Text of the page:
Ansons Solicitors are very much still open for business. Like many others, we have decided to close our offices to the public, but please be assured that our staff are working from home and can be contacted in the usual manner, either by direct dial phone or via email. We are business as usual, and here to help all clients through these uncertain times. Please click here for our full message
Share Buybacks – Beware the Pitfalls!
Sometimes, a company might want to buy back its own shares, but there are a number of rules to be aware of and steps to follow to ensure that it is done correctly. This note considers some of key points for share buybacks by private companies under the Companies Act 2006.
Why might a company want to buy back its own shares?
Methods of finance
The most common ways in which a company will fund the purchase of its own shares are:
Each method of funding above has its own set of procedural steps to follow, but it is not our intention to run through those steps in this update.
There’s no running away from Tax
A buyback is generally divided into a capital element and a distribution element for tax purposes. Generally speaking the capital element represents the amount subscribed for the share (broadly the nominal value and any premium paid) and anything received in excess of that is treated as a distribution unless (for unquoted companies) it can be given capital treatment for tax purposes. Generally, capital treatment is preferred for most shareholders although individual circumstances will no doubt vary.
There are specific conditions which must be satisfied for capital treatment to apply to the buyback and so it is always advisable for a shareholder to seek appropriate tax advice first. It may also be advisable to obtain prior clearance from HMRC.
Things you need to consider first
Payment for shares – don’t mess it up!
An important issue to consider is how the shares are to be purchased. Statute requires any shares bought by a company as part of a share buyback to be paid for at the time they are purchased.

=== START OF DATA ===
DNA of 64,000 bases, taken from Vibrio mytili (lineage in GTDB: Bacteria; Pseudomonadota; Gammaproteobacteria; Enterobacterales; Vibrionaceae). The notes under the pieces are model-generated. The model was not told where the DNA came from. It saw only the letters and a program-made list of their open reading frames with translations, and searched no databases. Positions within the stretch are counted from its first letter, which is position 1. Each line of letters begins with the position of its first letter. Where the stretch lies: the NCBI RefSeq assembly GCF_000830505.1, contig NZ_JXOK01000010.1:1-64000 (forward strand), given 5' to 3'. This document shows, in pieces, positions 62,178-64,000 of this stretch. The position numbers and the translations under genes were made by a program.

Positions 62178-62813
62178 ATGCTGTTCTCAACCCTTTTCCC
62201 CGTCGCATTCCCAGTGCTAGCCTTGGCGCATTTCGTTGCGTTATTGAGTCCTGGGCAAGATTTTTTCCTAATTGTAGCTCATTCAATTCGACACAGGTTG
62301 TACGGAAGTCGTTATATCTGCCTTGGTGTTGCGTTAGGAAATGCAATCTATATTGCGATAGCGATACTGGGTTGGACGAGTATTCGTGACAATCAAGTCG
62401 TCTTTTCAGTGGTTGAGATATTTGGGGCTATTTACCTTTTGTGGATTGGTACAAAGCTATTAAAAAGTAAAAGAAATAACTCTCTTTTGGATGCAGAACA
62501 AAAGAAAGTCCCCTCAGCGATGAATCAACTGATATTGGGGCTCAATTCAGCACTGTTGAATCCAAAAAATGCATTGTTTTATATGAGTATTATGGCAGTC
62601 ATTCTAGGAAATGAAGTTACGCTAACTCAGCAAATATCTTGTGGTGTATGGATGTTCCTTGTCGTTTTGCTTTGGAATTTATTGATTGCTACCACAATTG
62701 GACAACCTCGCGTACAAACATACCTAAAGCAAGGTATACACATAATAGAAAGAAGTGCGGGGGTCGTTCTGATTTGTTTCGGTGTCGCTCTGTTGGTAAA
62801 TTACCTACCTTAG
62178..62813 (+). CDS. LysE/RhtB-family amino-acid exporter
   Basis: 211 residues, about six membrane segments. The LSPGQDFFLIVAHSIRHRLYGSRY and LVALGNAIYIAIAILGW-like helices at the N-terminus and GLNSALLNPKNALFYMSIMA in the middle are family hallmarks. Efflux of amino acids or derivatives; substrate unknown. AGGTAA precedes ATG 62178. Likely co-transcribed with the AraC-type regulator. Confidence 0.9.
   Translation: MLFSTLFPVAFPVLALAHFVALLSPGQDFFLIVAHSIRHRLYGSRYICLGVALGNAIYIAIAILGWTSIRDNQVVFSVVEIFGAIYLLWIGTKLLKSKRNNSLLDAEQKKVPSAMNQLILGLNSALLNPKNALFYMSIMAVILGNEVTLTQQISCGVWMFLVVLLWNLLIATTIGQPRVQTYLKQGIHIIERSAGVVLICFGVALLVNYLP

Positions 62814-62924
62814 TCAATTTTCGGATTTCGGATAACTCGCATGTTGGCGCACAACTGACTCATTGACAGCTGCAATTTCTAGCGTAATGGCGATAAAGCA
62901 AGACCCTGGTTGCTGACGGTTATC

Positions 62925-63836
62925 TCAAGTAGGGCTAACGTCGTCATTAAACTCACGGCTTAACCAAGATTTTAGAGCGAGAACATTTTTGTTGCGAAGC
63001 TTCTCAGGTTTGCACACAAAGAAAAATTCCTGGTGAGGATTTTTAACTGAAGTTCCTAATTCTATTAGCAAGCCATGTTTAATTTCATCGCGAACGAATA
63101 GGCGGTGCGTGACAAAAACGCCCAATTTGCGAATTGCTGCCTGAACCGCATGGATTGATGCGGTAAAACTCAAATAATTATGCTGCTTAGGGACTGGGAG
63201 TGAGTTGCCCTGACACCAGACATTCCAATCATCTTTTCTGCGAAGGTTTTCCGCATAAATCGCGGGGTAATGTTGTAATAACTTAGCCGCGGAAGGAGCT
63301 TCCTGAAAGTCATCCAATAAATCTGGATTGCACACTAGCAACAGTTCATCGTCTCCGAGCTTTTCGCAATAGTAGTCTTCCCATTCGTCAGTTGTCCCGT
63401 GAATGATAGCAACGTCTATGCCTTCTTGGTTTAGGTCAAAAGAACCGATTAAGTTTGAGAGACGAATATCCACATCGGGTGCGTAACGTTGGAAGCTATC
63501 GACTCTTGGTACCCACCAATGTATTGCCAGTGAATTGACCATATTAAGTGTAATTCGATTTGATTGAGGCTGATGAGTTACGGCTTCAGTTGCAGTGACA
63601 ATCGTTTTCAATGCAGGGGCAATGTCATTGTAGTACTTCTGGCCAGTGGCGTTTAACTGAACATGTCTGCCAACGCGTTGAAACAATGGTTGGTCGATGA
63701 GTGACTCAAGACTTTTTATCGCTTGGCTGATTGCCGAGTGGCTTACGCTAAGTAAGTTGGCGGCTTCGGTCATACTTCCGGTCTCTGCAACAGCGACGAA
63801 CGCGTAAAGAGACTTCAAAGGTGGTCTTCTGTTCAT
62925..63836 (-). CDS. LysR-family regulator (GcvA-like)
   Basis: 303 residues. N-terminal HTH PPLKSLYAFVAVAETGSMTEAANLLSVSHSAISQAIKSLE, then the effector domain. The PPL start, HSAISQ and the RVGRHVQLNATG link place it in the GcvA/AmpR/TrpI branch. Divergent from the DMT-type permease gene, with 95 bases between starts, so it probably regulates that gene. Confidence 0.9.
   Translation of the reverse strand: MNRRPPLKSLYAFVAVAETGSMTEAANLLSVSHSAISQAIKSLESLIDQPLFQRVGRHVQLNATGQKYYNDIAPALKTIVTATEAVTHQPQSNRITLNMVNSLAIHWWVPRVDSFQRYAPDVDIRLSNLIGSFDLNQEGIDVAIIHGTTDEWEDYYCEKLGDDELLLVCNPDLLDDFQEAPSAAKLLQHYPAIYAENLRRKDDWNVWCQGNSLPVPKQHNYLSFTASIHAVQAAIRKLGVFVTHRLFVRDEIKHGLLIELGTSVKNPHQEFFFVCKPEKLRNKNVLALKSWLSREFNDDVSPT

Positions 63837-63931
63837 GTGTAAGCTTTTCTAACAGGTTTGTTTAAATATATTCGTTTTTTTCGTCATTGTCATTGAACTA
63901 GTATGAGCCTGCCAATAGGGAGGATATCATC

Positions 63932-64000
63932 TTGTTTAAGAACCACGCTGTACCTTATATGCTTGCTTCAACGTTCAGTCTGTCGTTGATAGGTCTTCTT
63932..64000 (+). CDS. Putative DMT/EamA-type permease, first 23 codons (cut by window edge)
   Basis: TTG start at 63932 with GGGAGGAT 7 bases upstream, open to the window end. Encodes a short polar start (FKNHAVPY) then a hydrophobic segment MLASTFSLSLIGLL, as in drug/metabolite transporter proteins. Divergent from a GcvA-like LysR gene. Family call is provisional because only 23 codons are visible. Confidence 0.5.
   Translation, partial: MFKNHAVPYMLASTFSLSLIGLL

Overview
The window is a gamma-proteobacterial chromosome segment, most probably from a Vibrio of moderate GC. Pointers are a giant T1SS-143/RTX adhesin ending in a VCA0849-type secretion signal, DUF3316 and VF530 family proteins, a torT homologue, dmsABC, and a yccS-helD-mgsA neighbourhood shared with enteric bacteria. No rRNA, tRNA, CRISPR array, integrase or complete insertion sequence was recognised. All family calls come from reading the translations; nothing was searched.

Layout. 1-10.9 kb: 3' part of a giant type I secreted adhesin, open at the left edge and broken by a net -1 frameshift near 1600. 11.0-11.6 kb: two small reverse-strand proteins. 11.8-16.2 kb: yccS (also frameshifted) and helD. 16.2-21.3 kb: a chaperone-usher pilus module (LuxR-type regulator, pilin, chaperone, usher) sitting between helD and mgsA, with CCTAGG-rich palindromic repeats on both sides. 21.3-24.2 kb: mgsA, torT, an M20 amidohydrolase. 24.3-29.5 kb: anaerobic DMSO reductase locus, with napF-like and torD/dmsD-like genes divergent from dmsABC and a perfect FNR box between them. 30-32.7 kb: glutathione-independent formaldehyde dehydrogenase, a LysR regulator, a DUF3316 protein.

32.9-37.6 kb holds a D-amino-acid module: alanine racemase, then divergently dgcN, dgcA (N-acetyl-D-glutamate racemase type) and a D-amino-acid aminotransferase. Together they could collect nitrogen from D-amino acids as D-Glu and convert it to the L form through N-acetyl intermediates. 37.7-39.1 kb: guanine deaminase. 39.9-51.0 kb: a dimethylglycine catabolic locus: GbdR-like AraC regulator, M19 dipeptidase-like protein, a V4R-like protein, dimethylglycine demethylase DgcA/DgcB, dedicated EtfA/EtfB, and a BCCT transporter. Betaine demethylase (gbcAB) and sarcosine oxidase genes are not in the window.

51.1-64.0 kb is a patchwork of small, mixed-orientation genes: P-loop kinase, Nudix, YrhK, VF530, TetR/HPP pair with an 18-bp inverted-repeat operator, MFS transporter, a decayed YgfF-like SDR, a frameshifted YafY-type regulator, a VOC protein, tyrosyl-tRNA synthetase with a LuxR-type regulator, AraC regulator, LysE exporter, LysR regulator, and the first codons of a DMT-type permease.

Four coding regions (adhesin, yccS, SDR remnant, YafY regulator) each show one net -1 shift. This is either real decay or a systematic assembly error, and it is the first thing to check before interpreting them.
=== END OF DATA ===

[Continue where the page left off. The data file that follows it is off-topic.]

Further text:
This principle of “cash on completion” means that it is not possible for the payment to be deferred or paid in instalments. You must also be careful about what constitutes “cash” for payment purposes. It may not be what you think it is.
If you can’t pay for the shares in one go on completion then it is possible for a buyback contract to provide for a number of buybacks in stages or tranches.
If the buyback is funded out of distributable profits, then the company must have sufficient distributable profits to pay for each individual tranche of shares at the time of each buyback.
Cancel shares or hold in Treasury?
Shares the subject of a buy-back can be cancelled or held in treasury. Treasury is a “share storage” where the shares are held by the company itself (the company needs to be registered as the holder of the treasury shares). Those shares can be transferred or sold by the company at a later date rather than being cancelled. Holding shares in treasury is only possible if the buyback has been done out of distributable profits.
The company holds the treasury shares but cannot exercise voting rights and is not entitled to any dividends or capital distributions, if any are made by the company. Shares held in treasury can be cancelled at any time.
The company may transfer the treasury shares at any time for cash consideration unless the transfer is pursuant to an employee share scheme, in which case consideration is not required. Any treasury shares sold this way are treated, for tax purposes, as if they were freshly issued shares and generally therefore don’t attract stamp duty on the initial resale.
Stamp duty treatment on the buyback is the same for shares held in treasury as it is with shares which are subsequently cancelled.
Consequences of non-compliance
A company purchasing its own shares must comply with Part 18 of the Companies Act 2006. Failure to do so will result in the acquisition being void and will also lead to an offence being committed by the company and every officer in default.
If the buyback is void then the shares remain in issue as being owned by the “selling shareholder”. This could lead to bigger issues for the company in terms of future actions taken without considering this shareholder, who remains a member. Dividends and company decision making could be tainted as well as a future company sale process.
Getting it wrong could be disastrous!
Don’t forget the filings, statutory books and of course any stamp duty!
Following the buyback you should attend to the payment of any relevant stamp duty, the relevant filings at Companies House and the updating of the company’s statutory books, including any required changes to the PSC register (Persons with significant control).
Ensuring you comply with the statutory requirements of a buyback will allow you to move forward in the full knowledge that there is no comeback on the company or its directors and will enable you to draw a line under the process. The last thing the company will want is to have to incur the time and expense of unravelling a void transaction!
For further advice on any of the issues raised in this article please contact Mark Tromans on 01543 431920 or email firstname.lastname@example.org